It survives on natural rainfall, otherwise. So if you're looking for a die hard, bee-food shrub, you can't go past the common rosemary. This is growing in clay, so you know it's got to be tough. You've got to have some plants which aren't cut back to the ground, to make the area still look lush.


Broken down


This is an area I mulched previously, with a mixture of the Pelargonium and wood material, from a native plant which died. You can see the Pelargonium has all but disappeared, and the woody material is left behind. In my experience, it's good to mix up your mulching materials. Have one that breaks down quickly, but also have woody material.

Otherwise you end up with the above, bare patches. I relied too heavily on the Pelargonium, and now I have exposed soil. This is why I need more mulching plants. I don't have enough to go around yet.

But as I make progress in this area, it has improved, incrementally. The more I increase my chop and drop plants, the better this area is getting.


Coffee Grounds, around a Jade Plant


My strategy has been, to grow as much mulching material as we can, and propagate more. But failing to have enough growing on site, it helps if you can bring other forms of mulching material in.

Considering it's a waste resource at my husband's work, we use a lot of spent coffee grounds. It's relatively clean, grows healthy bacteria when it's kept moist, and just adds another layer of "something", that otherwise wouldn't be there.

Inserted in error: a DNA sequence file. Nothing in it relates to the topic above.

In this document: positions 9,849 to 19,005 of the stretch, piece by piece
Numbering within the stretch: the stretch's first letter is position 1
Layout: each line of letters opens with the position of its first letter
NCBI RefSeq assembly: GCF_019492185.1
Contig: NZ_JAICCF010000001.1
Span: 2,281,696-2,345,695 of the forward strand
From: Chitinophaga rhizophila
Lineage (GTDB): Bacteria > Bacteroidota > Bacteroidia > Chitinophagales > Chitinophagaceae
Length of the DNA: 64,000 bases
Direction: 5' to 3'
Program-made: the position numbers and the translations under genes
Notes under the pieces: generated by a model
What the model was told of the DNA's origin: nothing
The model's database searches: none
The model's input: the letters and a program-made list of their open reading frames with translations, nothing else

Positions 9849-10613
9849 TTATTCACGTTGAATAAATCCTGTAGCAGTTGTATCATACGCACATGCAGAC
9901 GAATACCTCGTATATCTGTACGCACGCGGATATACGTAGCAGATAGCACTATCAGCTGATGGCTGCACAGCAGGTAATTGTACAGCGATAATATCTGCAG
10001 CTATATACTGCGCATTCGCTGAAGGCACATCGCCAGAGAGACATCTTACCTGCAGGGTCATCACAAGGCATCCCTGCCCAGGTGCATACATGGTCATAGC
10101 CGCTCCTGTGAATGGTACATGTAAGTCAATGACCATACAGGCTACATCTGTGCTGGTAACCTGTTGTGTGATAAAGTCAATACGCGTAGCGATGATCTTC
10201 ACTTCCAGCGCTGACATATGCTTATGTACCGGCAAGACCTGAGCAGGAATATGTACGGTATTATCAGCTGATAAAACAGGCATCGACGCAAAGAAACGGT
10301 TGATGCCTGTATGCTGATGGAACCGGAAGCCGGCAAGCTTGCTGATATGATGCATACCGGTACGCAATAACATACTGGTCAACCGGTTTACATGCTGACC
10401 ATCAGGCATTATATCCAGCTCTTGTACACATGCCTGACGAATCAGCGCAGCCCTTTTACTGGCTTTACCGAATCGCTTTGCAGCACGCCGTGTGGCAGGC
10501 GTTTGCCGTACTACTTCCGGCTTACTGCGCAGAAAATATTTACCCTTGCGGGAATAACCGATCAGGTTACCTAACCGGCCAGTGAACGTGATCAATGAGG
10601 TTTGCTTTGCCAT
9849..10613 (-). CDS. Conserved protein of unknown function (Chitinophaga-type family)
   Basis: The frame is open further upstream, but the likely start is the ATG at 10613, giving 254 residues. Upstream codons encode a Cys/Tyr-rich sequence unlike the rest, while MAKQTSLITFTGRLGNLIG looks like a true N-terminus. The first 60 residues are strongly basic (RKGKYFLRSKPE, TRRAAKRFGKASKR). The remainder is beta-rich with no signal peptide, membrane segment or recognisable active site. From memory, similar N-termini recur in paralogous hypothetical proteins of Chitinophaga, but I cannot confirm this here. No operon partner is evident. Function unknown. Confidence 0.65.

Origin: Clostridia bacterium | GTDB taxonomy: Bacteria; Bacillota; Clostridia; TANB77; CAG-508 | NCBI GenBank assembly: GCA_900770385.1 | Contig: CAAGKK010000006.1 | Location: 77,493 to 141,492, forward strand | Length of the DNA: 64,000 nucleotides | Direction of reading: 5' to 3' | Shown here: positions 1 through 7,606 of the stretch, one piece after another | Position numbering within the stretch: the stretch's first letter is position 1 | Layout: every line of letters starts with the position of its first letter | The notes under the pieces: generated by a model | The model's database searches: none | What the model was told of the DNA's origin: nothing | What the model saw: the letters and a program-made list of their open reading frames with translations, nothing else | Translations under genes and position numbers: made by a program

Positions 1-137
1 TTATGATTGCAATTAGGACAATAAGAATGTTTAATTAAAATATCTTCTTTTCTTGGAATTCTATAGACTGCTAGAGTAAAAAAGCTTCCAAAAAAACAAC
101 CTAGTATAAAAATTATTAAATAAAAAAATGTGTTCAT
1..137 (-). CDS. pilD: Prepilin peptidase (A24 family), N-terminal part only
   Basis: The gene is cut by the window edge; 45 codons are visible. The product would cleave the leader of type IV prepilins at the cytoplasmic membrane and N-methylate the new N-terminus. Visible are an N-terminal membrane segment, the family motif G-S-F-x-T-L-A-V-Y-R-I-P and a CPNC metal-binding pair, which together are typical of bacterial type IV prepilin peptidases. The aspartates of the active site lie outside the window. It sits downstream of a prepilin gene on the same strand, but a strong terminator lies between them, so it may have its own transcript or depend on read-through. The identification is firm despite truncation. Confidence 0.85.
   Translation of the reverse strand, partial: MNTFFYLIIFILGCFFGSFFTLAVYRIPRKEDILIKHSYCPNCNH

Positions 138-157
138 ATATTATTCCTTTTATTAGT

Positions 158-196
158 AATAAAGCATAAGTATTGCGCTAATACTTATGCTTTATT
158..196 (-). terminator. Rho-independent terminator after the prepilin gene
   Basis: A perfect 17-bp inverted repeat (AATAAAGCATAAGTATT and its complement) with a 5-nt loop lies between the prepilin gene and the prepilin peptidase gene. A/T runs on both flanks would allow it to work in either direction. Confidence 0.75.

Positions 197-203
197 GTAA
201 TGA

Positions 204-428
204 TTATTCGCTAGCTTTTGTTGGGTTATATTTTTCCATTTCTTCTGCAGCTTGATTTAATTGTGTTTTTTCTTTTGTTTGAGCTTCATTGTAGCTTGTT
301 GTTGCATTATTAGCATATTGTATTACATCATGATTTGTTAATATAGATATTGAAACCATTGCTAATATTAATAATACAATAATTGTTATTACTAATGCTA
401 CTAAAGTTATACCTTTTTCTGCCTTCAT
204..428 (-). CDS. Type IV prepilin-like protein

We've tried free horse manure, collected from other properties, but it brought a lot of running weed grasses with it. So we don't do that any more. Thankfully, we have the humble weed, as yet another prolific resource, I'm constantly using as mulch.


April 2017


Take this healthy patch of weeds, for example, happily growing away. They're right where I need them to be. Populating an old vegetable bed, we've always had problems with. We had to improve the soil, in a major way to get anything edible to grow.

I'll share the details about that project, in another post, but it's a terrific example of how I use what nature has already provided, to mulch the ground.


April 2017


I pulled all those grasses and weeds, set them aside, and after amending the bed, put them back on top, as a thick layer of mulch.

Why buy mulch, when my land is already producing an abundance of foliage, I have to do something with anyway? Even if it's not particularly uniform, and contains seeds, it just provides another generation of mulch I can pull as mulch, later on.


June 2017


The above photo, has given a month for the grass to dry out. It's applied thickly, suppressing weeds for the most part, and more importantly, keeping moisture in the soil.

In this new garden bed, I've had to remember it's important to plant mulch plants, along with edibles - because mulch eventually breaks down, and needs replacing.